WCJ: Well, Pac-Kit provides very fast turnaround in custom kits for the first aid business, and we’re able to assemble items specifically for large customers and do it very quickly and with quite precise pricing. We’ve been able to get the products into a number of new distributors. Retailers that had asked for specialized kits that we formerly weren’t able to accommodate, we now are and they begun to take the products. And I’m very happy to say that it has well exceeded our expectations both in sales as well as in margins.
Sus: Some might say one good acquisition deserves another. So are there any new acquisitions in the pipeline?
WCJ: Well, we’re always looking. And while we have done a number of good acquisitions, including Camillus, as an example, and Pac-Kit, we’re quite picky and I’d rather pass and focus on ones that we’re excited about and that we can execute well. So while we’ve got a pipeline of potential acquisitions pretty much rotating regularly, we’ll be quite careful when we make these investments. And they really have to fit.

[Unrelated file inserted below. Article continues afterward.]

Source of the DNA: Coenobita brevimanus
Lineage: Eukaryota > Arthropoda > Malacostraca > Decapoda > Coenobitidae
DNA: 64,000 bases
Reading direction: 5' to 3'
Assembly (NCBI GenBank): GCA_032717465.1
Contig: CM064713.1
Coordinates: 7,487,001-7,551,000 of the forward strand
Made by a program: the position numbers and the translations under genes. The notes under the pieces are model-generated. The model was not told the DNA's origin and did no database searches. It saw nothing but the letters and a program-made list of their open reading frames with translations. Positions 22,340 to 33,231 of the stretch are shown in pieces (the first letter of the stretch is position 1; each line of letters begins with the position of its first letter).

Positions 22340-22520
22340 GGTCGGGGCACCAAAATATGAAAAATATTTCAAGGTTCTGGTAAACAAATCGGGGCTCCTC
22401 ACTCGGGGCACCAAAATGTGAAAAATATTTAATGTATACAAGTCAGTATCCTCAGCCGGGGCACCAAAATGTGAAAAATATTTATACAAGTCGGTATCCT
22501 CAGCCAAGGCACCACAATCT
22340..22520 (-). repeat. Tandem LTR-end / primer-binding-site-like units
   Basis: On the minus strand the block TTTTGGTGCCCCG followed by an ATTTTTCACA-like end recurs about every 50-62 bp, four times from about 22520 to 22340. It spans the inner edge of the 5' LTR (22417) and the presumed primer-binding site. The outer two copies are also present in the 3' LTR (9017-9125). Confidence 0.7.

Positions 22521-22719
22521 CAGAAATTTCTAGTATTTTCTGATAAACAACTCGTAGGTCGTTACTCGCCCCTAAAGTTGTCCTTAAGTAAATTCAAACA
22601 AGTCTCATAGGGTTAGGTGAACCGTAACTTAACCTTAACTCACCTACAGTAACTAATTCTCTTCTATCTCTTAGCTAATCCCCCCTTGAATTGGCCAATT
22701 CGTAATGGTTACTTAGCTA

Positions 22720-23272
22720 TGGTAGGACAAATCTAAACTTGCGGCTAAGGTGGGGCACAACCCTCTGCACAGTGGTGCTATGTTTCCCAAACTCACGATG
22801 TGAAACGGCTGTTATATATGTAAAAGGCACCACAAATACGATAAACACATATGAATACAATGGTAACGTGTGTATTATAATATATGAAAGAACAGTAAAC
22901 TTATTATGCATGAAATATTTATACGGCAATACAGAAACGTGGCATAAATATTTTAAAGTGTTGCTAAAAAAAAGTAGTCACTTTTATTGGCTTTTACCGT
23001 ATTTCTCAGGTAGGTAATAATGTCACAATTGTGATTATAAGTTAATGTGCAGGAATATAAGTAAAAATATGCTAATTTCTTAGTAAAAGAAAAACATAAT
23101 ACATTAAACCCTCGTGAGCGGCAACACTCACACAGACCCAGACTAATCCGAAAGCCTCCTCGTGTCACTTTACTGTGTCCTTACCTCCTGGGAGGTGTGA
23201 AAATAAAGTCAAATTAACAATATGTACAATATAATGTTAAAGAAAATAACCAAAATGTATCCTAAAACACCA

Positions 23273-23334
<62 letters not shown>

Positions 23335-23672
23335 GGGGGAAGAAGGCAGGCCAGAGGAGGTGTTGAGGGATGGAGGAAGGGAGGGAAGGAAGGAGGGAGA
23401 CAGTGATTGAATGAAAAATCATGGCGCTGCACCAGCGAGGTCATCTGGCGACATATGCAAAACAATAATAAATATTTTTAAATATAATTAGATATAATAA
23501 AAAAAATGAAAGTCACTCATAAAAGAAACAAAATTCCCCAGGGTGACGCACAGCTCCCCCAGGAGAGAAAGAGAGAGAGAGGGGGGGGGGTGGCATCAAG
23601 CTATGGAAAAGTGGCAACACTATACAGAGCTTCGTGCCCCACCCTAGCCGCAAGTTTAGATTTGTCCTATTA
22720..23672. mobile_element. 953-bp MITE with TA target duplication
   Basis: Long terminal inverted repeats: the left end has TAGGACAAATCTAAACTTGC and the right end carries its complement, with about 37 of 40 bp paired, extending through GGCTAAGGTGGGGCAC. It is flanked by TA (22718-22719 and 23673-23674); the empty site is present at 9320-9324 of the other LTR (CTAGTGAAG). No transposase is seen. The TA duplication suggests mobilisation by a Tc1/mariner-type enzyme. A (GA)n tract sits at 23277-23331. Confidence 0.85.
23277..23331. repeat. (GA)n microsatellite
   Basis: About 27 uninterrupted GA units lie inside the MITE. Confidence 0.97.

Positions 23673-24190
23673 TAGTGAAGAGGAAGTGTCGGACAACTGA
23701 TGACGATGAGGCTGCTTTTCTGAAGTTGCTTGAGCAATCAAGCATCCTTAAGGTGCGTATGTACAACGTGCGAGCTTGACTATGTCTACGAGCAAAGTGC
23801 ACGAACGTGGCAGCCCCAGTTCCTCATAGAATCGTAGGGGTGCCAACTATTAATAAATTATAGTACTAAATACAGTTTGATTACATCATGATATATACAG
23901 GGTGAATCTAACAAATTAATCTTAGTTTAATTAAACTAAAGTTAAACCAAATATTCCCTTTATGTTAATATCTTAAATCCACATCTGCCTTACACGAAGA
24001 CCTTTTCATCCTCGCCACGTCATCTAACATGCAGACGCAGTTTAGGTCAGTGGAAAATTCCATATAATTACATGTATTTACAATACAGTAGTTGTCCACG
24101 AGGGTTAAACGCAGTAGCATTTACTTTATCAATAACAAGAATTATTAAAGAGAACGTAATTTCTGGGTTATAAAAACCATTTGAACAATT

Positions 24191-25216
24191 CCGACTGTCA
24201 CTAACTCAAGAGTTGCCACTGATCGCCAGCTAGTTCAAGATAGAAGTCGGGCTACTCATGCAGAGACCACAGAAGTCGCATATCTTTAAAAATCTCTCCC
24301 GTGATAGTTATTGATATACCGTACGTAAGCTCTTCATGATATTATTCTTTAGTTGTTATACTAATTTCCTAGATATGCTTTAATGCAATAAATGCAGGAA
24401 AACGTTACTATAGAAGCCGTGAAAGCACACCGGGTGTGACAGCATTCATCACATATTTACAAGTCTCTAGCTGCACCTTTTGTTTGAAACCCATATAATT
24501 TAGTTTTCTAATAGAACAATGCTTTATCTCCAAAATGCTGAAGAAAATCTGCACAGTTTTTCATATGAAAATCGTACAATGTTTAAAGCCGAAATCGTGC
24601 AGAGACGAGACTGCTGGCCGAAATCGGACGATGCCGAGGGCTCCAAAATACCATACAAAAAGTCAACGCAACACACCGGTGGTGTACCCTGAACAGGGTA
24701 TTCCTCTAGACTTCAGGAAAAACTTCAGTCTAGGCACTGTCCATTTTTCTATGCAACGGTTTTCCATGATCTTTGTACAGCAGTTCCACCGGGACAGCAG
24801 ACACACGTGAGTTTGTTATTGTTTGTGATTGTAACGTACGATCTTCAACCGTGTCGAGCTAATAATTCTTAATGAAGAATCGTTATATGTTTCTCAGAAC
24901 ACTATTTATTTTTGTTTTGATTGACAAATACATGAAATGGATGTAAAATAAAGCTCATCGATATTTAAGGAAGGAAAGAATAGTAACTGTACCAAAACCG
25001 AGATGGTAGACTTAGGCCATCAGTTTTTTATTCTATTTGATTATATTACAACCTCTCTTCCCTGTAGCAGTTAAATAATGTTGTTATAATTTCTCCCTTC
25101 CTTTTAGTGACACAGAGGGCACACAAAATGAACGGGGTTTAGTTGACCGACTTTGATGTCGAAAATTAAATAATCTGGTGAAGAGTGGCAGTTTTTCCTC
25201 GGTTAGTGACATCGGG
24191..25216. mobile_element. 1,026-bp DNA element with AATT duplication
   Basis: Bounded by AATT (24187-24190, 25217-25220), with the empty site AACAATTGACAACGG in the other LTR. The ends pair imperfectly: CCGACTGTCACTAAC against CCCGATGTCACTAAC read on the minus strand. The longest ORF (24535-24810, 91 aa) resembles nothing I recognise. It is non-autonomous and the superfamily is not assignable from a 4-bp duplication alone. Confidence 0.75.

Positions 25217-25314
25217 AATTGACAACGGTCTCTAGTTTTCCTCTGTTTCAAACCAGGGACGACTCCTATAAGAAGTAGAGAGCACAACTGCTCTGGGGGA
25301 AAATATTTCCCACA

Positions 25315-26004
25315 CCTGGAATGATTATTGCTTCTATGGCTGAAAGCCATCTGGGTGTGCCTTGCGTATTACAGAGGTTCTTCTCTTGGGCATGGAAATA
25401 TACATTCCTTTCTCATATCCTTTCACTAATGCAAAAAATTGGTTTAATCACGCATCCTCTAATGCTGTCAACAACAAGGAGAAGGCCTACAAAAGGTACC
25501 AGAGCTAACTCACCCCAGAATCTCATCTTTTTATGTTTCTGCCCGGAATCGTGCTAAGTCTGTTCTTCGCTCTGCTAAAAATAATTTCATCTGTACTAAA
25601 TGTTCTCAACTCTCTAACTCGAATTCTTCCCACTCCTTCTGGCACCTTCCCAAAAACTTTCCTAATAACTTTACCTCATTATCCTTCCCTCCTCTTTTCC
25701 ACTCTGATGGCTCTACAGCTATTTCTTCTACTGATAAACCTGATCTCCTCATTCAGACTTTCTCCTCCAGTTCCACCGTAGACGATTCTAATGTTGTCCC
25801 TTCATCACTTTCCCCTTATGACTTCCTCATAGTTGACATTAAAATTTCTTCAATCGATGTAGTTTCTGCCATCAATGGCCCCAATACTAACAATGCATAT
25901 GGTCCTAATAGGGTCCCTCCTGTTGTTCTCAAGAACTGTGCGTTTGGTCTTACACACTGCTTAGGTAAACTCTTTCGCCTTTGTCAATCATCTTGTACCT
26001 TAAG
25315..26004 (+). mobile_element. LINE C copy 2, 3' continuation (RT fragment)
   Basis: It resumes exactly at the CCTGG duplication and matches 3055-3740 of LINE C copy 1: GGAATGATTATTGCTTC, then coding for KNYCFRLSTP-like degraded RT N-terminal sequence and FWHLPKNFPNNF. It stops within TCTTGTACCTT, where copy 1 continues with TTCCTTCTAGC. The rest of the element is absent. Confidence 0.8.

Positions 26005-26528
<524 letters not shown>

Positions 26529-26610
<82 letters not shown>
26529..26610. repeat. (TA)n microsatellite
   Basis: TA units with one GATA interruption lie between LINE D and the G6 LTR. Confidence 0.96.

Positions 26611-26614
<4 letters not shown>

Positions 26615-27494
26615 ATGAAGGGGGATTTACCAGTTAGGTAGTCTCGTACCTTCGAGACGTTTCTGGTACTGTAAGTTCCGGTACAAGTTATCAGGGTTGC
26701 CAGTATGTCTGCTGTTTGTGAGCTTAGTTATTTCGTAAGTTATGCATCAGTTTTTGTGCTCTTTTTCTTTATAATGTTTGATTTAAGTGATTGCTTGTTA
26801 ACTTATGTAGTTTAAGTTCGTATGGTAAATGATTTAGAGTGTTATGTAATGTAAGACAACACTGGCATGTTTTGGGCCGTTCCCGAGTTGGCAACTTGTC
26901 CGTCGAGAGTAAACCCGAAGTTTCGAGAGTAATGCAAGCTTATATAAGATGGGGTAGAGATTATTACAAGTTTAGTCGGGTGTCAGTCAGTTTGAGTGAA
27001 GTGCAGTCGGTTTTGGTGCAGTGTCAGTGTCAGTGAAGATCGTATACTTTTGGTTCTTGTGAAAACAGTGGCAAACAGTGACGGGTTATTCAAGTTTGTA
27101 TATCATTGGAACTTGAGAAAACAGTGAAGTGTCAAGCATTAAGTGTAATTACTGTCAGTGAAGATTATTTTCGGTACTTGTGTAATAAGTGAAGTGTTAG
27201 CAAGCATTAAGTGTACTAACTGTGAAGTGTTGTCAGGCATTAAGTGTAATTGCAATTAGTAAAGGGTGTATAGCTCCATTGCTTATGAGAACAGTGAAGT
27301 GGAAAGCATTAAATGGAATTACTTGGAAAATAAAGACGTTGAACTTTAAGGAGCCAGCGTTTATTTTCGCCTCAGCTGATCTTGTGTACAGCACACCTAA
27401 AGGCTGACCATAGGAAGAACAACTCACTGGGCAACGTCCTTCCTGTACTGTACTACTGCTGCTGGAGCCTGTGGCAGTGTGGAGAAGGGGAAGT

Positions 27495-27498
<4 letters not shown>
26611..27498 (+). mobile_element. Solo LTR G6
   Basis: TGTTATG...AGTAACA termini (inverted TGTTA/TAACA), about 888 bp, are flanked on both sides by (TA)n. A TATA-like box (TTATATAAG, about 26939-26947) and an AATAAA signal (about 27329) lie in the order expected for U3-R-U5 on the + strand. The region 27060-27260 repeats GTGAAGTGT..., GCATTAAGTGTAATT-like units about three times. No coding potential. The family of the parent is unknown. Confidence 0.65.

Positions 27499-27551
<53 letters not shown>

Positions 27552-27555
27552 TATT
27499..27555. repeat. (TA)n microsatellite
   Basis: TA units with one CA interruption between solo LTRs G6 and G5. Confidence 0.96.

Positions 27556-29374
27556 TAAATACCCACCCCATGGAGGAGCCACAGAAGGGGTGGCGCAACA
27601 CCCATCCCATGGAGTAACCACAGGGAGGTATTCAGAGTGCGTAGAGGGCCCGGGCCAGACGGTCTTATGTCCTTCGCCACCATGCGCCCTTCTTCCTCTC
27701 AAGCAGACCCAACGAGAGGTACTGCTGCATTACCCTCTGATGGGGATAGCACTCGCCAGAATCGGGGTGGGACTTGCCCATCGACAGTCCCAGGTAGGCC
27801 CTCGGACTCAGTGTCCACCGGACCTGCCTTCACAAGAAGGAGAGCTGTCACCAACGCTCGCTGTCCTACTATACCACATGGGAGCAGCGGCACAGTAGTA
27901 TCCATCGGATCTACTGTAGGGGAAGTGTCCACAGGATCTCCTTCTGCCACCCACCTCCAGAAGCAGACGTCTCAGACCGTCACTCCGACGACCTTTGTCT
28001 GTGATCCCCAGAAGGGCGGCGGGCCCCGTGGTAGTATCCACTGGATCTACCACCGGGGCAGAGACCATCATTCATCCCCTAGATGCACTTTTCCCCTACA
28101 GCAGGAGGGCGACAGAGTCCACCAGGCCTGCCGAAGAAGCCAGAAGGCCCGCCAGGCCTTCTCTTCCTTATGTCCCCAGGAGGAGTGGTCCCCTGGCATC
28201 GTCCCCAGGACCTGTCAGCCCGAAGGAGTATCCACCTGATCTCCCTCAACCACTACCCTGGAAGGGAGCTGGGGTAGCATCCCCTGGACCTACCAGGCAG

Sus: A major theme for Acme over the years has been innovation. In fact, an ongoing goal for the Company has been to generate 30% of its sales from products developed within the last three years. In this spirit, could you tell us about what’s new at Acme?
WCJ: Well, we’re working on some new non-stick coatings that are even higher performance than what we have now with some really specialized applications as well as some that are used in the craft area and in the industrial area.
We’ve got a new scissor mouse which is just now being introduced in the U.S. with some major chains. This is a product that looks like a mouse for a computer but it’s able to cut paper very, very quickly and smoothly.
We’ve introduced new high-performance, iPoint pencil sharpeners. Some of the ones that are currently on the market have received excellent placement. And the new high performance ones are what we call “whisper quiet”. They’re very, very quiet sharpeners.